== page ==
Pogo 10.50

Sydney 43

Columbia 32







FinFlyer 32


Farr 42

Finflyer 34



Sydney 40

Sydney 32

Sydney 36

Sydney 38

Regarding comfort on a seaway these boats are not as uncomfortable as race boats and there are some in this forum that own several of these type of boats and none is complaining. There are even one that passed to an Opium 39 coming from a theoretically much more comfortable and heavy boat, a Dehler 41cr. The program was a fast cruising boat for the family, no racing involved and I was a bit afraid that the family would find the boat a bit uncomfortable. Well, no. They all love the boat and find that it has a lot of storage and a great interior.

This approach in what regards sailing boats and hull rocker imply not an heavy boat or a beamy boat or both but it is not an exclusive of very fast performance boats, there are mass market boats with this approach and it depends much on the designer tastes in what regards a cruising boat and hull design. For example Finot and Marc Lombard generally design cruising boats with little rocker while Philippe Briand or Farr (at least for Bavaria) design boats with more rocker.

For instance look at these boats from Finot/Conq and Marc Lombard:

First 31.7

Oceanis 323

Oceanis 331

Oceanis 37

Benetau Oceanis 41

Jeanneau 42i

Jeanneau 36i

And these ones where even in performance boats Farr or Philippe Briand use a lot more rocker:

First 40.7

First 40

SunOdyssey 409

Jeanneau 379

Having more rocker in a performance boat is not necessarily a bad thing specially in what concerns offshore conditions and going upwind with very bad weather. It is not by coincidence that the First 40 is a great boat on the Sydney-Hobart. But a lot of rocker will not be good for going fast downwind and boats with little rocker are not necessarily bad in nasty weather upwind or otherwise. The last Hobart was won precisely by one of those boats (little rocker), a Sydney 43. They are good upwind in heavy weather (probably more uncomfortable) and downwind will smoke a boat with a big rocker.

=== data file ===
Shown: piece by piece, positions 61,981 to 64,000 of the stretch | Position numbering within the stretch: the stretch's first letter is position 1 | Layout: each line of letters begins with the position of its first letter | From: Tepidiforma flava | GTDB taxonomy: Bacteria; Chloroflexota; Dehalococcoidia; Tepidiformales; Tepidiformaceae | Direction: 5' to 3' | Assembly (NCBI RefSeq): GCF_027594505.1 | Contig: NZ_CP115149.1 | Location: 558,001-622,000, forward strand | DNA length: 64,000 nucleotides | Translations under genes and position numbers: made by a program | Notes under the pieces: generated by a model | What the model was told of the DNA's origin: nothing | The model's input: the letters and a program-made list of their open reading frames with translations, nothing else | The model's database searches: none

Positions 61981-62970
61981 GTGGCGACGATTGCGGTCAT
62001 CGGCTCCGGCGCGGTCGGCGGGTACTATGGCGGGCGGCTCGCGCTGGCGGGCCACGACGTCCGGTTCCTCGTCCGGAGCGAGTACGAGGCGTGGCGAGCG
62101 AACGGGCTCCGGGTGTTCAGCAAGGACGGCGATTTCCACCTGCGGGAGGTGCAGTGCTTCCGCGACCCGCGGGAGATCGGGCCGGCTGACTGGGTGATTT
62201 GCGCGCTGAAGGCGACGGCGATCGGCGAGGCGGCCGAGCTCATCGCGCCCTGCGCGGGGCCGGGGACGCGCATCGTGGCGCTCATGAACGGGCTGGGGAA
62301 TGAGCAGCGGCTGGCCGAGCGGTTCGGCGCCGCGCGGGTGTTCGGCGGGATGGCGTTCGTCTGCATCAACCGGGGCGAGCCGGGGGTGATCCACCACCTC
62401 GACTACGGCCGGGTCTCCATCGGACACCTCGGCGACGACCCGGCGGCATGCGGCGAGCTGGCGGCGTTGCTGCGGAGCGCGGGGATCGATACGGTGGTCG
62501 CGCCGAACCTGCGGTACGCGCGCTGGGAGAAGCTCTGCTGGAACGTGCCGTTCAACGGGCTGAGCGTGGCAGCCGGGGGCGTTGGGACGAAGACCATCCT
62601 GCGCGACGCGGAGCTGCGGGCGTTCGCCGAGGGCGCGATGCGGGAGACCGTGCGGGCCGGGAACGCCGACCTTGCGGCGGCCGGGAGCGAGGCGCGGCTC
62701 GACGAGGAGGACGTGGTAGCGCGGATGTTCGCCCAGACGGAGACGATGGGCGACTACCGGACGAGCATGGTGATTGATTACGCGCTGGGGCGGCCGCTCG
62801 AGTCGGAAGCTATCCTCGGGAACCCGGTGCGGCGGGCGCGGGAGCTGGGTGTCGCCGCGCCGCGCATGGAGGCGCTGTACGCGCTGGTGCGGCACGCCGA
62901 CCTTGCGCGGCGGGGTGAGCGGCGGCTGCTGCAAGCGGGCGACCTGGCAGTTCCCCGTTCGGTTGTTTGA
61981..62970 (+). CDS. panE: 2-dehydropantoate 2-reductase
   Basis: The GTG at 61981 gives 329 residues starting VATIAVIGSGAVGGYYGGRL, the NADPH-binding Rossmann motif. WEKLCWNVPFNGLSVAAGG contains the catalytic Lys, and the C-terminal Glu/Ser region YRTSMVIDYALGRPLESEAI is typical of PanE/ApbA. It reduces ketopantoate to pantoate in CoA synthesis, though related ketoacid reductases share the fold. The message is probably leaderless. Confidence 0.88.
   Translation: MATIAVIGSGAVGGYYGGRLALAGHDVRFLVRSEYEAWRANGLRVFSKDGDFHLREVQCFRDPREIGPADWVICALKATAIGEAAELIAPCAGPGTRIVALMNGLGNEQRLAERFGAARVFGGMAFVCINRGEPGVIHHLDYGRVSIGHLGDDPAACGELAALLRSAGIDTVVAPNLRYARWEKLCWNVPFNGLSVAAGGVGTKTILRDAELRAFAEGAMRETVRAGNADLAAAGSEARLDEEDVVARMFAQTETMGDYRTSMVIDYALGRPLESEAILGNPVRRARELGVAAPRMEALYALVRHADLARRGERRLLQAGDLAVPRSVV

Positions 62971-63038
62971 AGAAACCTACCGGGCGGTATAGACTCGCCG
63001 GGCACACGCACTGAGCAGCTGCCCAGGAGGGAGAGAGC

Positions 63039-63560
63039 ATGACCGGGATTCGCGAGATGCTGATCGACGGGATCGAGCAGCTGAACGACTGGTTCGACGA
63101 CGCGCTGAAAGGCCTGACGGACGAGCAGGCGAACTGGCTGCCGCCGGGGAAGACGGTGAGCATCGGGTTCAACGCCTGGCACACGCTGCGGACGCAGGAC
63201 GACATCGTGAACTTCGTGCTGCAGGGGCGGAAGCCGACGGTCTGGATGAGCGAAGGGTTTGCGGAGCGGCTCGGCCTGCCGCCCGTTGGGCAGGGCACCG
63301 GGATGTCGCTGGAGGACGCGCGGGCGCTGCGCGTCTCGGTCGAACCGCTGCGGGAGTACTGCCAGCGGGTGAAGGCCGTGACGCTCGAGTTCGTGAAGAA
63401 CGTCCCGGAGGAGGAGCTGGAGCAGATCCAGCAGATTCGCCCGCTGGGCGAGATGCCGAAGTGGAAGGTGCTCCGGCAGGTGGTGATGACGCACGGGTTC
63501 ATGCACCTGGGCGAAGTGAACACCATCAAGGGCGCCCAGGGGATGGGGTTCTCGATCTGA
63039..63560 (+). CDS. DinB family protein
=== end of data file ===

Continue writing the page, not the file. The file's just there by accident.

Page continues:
Even if the tendency seems to go into having less rocker things are not linear. Look for instance for this two Bavaria 36, the first was designed by JJ and the second one (that replaced that model) by Farr. The first one was faster, lighter and had less rocker:

And there are some surprises, for instance the new Elan 400 and new Dehler 41, view from above look to have the same kind of hull, but that is not so. The Dehler has considerably more rocker:

Curiously in the past the Dehler had less rocker:

Dehler 36

Then the hugely (and justifiably) popular Dehler 39 had a lot of rocker and I don't know to what point the choice to maintain that type of hull (in what regards rocker) was from the designer or if it was the company that wanted to maintain some of the previous boat characteristics and said so to the Designer.

Dehler 39

Dehler 38

Regarding Xp yachts it seems that the tendency is to have slightly less rocker on the new boats (but lots of rocker on the XC line):




Some more sailboats to give a general picture:

Oceanis 322

OVNI 345

IMX 40

Hanse 370

Arcona 410

Salona 41


Comet 41s

Grand Soleil 40

Hanse 40

Hanse 415

As you can see the variations regarding rocker and lateral shape of the hull are even more than in what regards the superior view of the hull, beam and shape of the transom. There are for all tastes

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Last edited by PCP; 05-19-2013 at 05:20 PM.